Cases of pneumonitis due to solids and liquids (i.e., aspiration pneumonia) also significantly increased. Approximately 5–15% of cases of community-acquired pneumonia may be attributed to aspiration pneumonia [35,36]; compared with other types of community-acquired pneumonia, aspiration pneumonia is associated with higher mortality [35]. The risk factors for aspiration pneumonia include impaired swallowing, degenerative neurologic diseases, impaired consciousness, poor dentition, and old age [35,37]. Aspiration pneumonia is a serious condition for those living in long-term care facilities, as these individuals are more likely to have risk factors [38,39]. Therefore, caregivers play a crucial role in preventing aspiration pneumonia [3941]. As clusters of infections occurred in long-term care facilities among the elderly in the early stages of the COVID-19 pandemic, the government established guidelines for restricting visits (February 24, 2020) and eventually banned all visits (March 13, 2020) [42]. Cohort isolation was implemented when cases were confirmed in long-term care facilities for the elderly, and preventive cohort isolation was practiced in some places [43]. The quality of care for the elderly may have been reduced as the additional quarantine measures increased caregivers’ work burden and prevented family visits [42,43]. Moreover, similar to cases of sepsis, treatment for patients with fever associated with aspiration pneumonia may have been delayed [43]. A more thorough investigation of aspiration pneumonia deaths, taking into account the COVID-19 pandemic in 2021–2022, is required.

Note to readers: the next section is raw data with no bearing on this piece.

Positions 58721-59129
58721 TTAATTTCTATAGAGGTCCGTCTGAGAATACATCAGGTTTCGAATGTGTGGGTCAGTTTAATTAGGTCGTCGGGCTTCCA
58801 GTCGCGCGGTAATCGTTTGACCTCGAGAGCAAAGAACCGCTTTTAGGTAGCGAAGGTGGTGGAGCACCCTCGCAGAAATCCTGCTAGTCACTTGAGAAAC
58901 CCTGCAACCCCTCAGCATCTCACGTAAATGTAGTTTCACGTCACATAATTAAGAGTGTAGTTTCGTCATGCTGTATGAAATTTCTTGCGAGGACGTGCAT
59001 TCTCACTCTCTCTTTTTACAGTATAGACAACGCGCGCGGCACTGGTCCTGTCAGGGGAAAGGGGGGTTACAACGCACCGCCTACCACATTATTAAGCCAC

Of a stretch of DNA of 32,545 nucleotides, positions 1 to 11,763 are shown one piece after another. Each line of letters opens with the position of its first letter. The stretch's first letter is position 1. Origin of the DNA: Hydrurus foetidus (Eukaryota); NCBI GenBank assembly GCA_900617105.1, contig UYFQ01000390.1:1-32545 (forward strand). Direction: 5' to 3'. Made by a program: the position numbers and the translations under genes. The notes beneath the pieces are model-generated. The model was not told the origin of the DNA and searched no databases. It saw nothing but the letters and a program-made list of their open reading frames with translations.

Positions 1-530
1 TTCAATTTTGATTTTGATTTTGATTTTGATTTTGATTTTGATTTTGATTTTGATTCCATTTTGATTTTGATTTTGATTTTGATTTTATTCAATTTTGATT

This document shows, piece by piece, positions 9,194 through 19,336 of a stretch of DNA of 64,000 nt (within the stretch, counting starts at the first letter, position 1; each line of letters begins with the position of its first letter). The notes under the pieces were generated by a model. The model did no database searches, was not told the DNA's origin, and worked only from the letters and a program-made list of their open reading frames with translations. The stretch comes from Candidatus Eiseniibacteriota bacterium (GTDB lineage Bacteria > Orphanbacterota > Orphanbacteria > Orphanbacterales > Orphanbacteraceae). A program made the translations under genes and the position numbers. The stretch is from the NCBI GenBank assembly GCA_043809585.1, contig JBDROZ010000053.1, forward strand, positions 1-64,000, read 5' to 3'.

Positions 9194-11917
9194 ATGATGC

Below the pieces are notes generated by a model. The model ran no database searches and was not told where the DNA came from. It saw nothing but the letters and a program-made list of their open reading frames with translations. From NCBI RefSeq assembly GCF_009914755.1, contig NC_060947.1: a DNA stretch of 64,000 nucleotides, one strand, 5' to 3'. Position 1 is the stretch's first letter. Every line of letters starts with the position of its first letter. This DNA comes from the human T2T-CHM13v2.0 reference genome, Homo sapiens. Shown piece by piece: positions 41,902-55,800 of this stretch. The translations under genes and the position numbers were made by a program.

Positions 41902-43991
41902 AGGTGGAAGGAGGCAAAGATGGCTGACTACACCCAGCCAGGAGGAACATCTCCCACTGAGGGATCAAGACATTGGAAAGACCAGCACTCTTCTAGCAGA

In this study, only the mortality rate for women aged 25–29 increased significantly in 2020 compared with 2019, which could be explained by a considerable increase in suicide deaths. However, the increase in the suicide rate of young Korean women is a trend that has continued since 2017 rather than a specific consequence of the 2020 COVID-19 pandemic, and it is not only limited to women aged 25–29 but also common among men and women in their 20s. The suicide rate from 2017 to 2020 in Korea increased from 16.7 (per 100,000) to 19.8 for men aged 20–24 and from 25.3 to 27.5 for men aged 25–29. The suicide rate of women was higher than that of men and increased from 9.5 (per 100,000) to 19.3 for women aged 20–24, and from 13.4 to 19.4 for women aged 25–29 [44]. Unemployment, job insecurity, financial hardships, social exclusion, and social isolation have been suggested as social risk factors for suicide among young adults [45,46]. Specifically, gender inequality and conflict may influence the suicide rate of young women [45]. However, the COVID-19 pandemic could also be related to suicide, as the risk of suicidal thoughts may have increased due to quarantine, exhaustion, social distancing, unemployment, and financial hardships [47]. Therefore, it is necessary to monitor changes in suicide patterns as long as the COVID-19 pandemic persists.
Senility, pneumonia, and chronic lower respiratory disease also showed significant changes in 2020 compared to 2019. However, when all of these diseases were analyzed by extending the period, it was difficult to judge that the change was a specific change from 2019 to 2020. However, since a decrease in pneumonia and chronic lower respiratory disease during the COVID-19 period has been reported in other studies [48], it is necessary to follow up in 2021 and 2022.